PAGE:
I quite like the LR8 plus external FET pass transistor design from The Art of Elelctronics.  I am looking to provide 250V at 300mA. Starting with about 340V brom a bridge recifier and a 470uF cap you have about 6Vpp of initial ripple.Like many regulator chips, the LR8 has a typical ripple reduction of 60dB which will drop this to about 6mV is too much for audio mixer work. So I thought o add two stage of RC ripple reduction before the regulator, each consisting of 100 ohms and 470uF. They will drop a total of 60V at 300mA leaving 280V for the regulator to drop to 250. Each RC stage provides about 29dB of ripple reduction so the total should be well over 100dB.

The big problem is the waste heat. Dropping 340V to 250V at 300mA generates 27 Watts. At least it is shared between the two dropper resistors and the pass transistor. An alternative is to use one of the high voltage LED SMPS we have looked at before and  just regulate its 300V output to 250V using the LR8 style circuit. At least then we start with just a couple of hundred mV of ripple.

Cheers

Ian
www.customtubeconsoles.com
https://mark3vtm.blogspot.co.uk/
www.eztubemixer.blogspot.co.uk


'The only people not making mistakes are the people doing nothing'

Kingston

Re: Regulated B+ Solutions?
« Reply #12 on: January 25, 2019, 05:56:28 PM »
Agreed.

I like to think of breaking it into two problems - passive RC for ripple r duction, and active elements for load regulation/voltage accuracy.  Then you get the best of both worlds.

In my experience the additional RC is unnecessary. Bridge rectifier to a big elco, and then the MOSFET stage. It allows for very optimal and efficient high voltage transformer selection since it's not necessary to account for RC voltage drop due to load.

ruffrecords

Re: Regulated B+ Solutions?
« Reply #13 on: January 26, 2019, 04:04:37 AM »
In my experience the additional RC is unnecessary. Bridge rectifier to a big elco, and then the MOSFET stage. It allows for very optimal and efficient high voltage transformer selection since it's not necessary to account for RC voltage drop due to load.

I am sure that is true for small current draws where you can ensure the initial ripple is quite small. In such cases the 60dB or so ripple reduction provided by the MOSFET stage will be more than adequate. But I need 300mA or so for an entire mixer which means the initial ripple is a lot it will be for a single tube mic pre drawing 15mA or so.

Cheers

Ian
www.customtubeconsoles.com
https://mark3vtm.blogspot.co.uk/
www.eztubemixer.blogspot.co.uk


'The only people not making mistakes are the people doing nothing'

Kingston

Re: Regulated B+ Solutions?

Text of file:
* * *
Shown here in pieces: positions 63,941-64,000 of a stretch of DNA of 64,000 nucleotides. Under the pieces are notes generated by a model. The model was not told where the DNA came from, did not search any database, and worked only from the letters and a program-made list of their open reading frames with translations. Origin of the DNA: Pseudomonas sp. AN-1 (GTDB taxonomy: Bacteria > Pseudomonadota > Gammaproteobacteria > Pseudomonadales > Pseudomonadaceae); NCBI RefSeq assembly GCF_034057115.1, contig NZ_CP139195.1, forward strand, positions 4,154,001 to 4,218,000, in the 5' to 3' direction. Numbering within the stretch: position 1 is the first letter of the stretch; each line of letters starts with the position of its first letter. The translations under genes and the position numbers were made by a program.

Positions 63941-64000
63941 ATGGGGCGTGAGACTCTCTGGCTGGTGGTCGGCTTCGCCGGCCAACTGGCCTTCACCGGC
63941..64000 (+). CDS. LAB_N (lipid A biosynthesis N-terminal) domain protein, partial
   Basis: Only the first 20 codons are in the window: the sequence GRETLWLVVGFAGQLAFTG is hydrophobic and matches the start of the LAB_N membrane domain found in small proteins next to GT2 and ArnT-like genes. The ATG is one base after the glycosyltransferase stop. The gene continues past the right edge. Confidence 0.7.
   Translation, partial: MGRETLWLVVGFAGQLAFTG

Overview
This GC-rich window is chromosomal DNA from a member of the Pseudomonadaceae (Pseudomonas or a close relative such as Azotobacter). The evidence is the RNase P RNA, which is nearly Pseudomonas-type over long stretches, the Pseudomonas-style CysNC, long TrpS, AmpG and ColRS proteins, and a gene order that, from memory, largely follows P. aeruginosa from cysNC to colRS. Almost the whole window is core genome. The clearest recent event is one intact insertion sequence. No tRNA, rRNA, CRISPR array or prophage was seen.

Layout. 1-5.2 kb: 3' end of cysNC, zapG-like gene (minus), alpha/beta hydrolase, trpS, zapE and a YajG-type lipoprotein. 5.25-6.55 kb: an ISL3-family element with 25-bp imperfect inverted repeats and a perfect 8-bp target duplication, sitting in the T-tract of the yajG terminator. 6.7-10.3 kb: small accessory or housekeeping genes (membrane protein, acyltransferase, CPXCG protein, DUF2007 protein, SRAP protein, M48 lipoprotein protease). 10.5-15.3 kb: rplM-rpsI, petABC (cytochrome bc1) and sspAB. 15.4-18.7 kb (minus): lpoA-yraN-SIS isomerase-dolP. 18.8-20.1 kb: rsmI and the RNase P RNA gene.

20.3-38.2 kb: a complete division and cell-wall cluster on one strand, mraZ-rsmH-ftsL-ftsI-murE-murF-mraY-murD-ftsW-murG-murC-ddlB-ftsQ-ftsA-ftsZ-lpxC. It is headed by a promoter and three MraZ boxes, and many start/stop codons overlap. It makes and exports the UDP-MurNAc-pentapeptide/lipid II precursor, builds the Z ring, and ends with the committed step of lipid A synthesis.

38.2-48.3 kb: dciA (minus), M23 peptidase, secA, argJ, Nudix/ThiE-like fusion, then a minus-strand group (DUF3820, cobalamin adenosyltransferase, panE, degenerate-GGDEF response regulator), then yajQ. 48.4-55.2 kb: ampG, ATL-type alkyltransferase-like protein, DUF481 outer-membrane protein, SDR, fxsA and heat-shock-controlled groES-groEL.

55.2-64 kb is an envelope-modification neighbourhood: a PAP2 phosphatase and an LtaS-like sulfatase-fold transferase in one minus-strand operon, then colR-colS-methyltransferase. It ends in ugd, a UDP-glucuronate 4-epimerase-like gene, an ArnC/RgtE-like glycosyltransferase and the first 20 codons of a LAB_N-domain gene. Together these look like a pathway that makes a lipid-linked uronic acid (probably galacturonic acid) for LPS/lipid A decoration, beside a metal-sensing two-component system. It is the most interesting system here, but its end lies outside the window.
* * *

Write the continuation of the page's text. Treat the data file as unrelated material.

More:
« Reply #14 on: January 26, 2019, 05:37:28 AM »
I am sure that is true for small current draws where you can ensure the initial ripple is quite small. In such cases the 60dB or so ripple reduction provided by the MOSFET stage will be more than adequate.

This is probably true. Maximum I have ever needed is around 60-70mA in a two channel configuration. The channels had an additional 1k/10uF RC because the PSU was remote with two meter cable.

BluegrassDan

Re: Regulated B+ Solutions?
« Reply #15 on: February 11, 2019, 12:22:29 AM »
Perhaps you have used it in a significant mis-configuration or perhaps you could elaborate what exactly you mean.

For the past decade or so variants of this circuit in the range of 100-300VDC have produced perfect noise floor in every single project: https://groupdiy.com/index.php?topic=51232.msg651854#msg651854

Preamps, vari-mus, mics, you name it. I no longer build tube things without it. What would be the point of reinventing something that works perfectly. It's hard to fail due to its simplicity and you can have a high voltage PSU with just a single electrolytic: one big one right after bridge rectifier.  Everything else can be polyprops.

I have also used it as an external PSU and a variant with switchable zener configuration of it is serving lab PSU duties. In this design any noise is a failed ground return path due to bad implementation.

The thread has several revisions. Is Rev 4 the final (and merged with the earlier schematics showing the bridge rectifier and caps)?

ruffrecords

Re: Regulated B+ Solutions?
« Reply #16 on: February 11, 2019, 04:55:12 AM »
I have designed a little PCB for the Horowitz and Hill circuit (using the LR8 as a reference for a MOSFET pass transistor). The idea being it can be used either to clean up the output of a high voltage SMPSU or a regular rectifier and a couple of RC stages. If it works I am happy to give the spares away.

Cheers

Ian
www.customtubeconsoles.com
https://mark3vtm.blogspot.co.uk/
www.eztubemixer.blogspot.co.uk


'The only people not making mistakes are the people doing nothing'

BluegrassDan

Re: Regulated B+ Solutions?
« Reply #17 on: February 11, 2019, 11:52:25 PM »
I have designed a little PCB for the Horowitz and Hill circuit (using the LR8 as a reference for a MOSFET pass transistor). The idea being it can be used either to clean up the output of a high voltage SMPSU or a regular rectifier and a couple of RC stages. If it works I am happy to give the spares away.

Cheers

Ian

Ian,

I read in earlier posts that your 48v circuit can, theoretically, be adjusted up to 240vdc? Would this be a reasonable B+ solution up to 100mA? Could a simple RC network be added in front of it?

ruffrecords

Re: Regulated B+ Solutions?
« Reply #18 on: February 12, 2019, 04:37:47 AM »
Ian,

I read in earlier posts that your 48v circuit can, theoretically, be adjusted up to 240vdc? Would this be a reasonable B+ solution up to 100mA? Could a simple RC network be added in front of it?

I did try this a few years back and it does work. However, as it stands it is not short circuit proof. If you short the output there is a lot more than 125V across the TL783 and it dies instantly. One slip of the test probe and its gone. I never did work out how best to fix this. One thought is to place a 100V zener across the TL783 but you would still need a series resistor to limit the current through the zener and perhaps a fuse to remove the current before the zener died. I will check out the data sheet to see if there is a better solution.

Cheers

Ian
www.customtubeconsoles.com
https://mark3vtm.blogspot.co.uk/
www.eztubemixer.blogspot.co.uk


'The only people not making mistakes are the people doing nothing'

ruffrecords

Re: Regulated B+ Solutions?
« Reply #19 on: February 12, 2019, 05:02:21 AM »
This should be worth a try.



Cheers

Ian
www.customtubeconsoles.com
https://mark3vtm.blogspot.co.uk/
www.eztubemixer.blogspot.co.uk


'The only people not making mistakes are the people doing nothing'